The Importance of an Offline Network
As the world continues to transition online, one thing that many of us forget is the importance of the human connection. I don’t think we’re at the point where a direct message on Twitter is worth more than a lunch meeting, nor do I think that will ever happen (hopefully). The key is to maximize both tools in order to meet new people while maintaining the connection with those already in your network.
It probably seems difficult to cold call a professional and ask for some of their time, so I put together a list of three places to build your offline network:
Attending national, regional and local conferences is essential to meeting new people. While building your network locally is important, knowing people around the country can be helpful in job searches and, down the line, finding business relationships. Have you ever heard of someone knowing too many people? Probably not. Having a far-reaching network, especially as a student, shows commitment and skill.
When you attend these conferences, bring business cards that have not only your cell phone number and e-mail address, but your different online contact information. This way, you can build the relationship with your new contacts and hopefully open the door for more in-person meetings down the line.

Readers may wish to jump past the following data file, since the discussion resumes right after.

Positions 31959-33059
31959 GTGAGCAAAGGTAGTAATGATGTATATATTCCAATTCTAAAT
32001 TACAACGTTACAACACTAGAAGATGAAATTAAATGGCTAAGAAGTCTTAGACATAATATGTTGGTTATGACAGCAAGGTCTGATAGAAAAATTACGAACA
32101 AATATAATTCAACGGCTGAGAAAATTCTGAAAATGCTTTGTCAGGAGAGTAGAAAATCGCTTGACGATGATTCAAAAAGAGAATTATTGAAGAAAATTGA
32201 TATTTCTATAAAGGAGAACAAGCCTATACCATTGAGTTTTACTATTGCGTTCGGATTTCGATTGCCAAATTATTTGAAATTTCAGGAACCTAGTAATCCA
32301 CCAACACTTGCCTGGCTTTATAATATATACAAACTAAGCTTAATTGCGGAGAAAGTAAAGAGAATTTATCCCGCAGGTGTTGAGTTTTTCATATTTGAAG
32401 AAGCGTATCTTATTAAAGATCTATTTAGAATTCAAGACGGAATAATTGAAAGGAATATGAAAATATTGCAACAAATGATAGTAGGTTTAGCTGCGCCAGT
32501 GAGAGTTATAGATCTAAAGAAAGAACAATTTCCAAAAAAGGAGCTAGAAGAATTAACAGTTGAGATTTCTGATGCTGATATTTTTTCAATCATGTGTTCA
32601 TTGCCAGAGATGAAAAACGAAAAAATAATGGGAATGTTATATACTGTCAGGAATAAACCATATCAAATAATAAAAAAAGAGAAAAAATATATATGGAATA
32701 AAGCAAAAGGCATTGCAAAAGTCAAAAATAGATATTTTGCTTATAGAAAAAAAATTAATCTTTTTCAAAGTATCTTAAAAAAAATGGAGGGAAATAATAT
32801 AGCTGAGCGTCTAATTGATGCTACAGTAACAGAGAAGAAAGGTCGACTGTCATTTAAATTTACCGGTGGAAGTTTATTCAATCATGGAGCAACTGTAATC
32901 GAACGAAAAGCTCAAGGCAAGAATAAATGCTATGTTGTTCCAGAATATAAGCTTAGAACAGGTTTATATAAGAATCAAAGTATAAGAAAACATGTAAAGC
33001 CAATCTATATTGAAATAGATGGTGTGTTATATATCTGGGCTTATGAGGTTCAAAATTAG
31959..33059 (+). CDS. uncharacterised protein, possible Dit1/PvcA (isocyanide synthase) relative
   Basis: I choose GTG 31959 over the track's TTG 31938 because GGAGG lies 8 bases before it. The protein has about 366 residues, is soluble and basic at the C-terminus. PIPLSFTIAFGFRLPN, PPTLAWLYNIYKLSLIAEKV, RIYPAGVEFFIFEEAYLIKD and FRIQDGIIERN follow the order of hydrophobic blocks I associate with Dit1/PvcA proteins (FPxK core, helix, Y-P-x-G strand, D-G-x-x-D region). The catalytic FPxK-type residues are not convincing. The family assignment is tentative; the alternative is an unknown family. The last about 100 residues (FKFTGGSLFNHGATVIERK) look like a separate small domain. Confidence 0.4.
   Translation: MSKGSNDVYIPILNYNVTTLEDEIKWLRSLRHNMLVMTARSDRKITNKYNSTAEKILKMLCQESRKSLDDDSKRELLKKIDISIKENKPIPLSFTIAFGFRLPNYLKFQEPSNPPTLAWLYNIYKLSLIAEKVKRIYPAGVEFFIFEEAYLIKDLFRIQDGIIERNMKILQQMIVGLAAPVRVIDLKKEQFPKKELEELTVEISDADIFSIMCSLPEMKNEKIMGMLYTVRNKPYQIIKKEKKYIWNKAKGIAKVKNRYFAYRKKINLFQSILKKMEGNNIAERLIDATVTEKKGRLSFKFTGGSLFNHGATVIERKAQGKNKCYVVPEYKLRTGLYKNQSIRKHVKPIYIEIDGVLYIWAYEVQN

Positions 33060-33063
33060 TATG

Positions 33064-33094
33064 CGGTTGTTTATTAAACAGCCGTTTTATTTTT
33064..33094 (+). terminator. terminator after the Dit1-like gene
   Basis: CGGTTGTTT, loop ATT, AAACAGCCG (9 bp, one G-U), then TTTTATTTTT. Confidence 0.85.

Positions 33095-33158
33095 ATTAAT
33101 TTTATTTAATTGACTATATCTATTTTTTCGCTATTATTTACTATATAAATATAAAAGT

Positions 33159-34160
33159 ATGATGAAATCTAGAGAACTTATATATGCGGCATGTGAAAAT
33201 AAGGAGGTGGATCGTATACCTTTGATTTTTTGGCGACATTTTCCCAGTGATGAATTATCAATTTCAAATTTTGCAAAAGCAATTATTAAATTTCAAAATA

I’ve mentioned this before on my blog, but it’s important to get involved with your professional community. Associations such as PRSA and PRSSA are a great way to meet and network with people in your profession. Being active within those organizations is even more important because it demonstrates your thought leadership within the organization. People look up to thought leaders and allow for easier networking.
While building your number of followers on Twitter, friends on Facebook and subscribers on FriendFeed, don’t be afraid to meet them in person. I’ve experienced the awkward “Oh, I follow you on Twitter!” many times. I stumbled into Scott Monty (@scottmonty) at the North American International Auto Show, Tim Wieland (@timwieland) at the EMU Student Development Conference and Shonali Burke (@shonali) by phone through the Mentorship Connection.
One principle to keep in mind with networking is really important for students. The objective of networking should not be to give your resume to that person – it should be to build a relationship. Helping out the professional either by interning with them or giving them a suggestion is important to do in a business relationship. Once you help them out, they will be more inclined to help you out.
As students, it’s pretty easy to be intimidated to ask a professional for a meeting. Once you get over your fear, the results will pay off. After all, it’s know what you know, but who you know.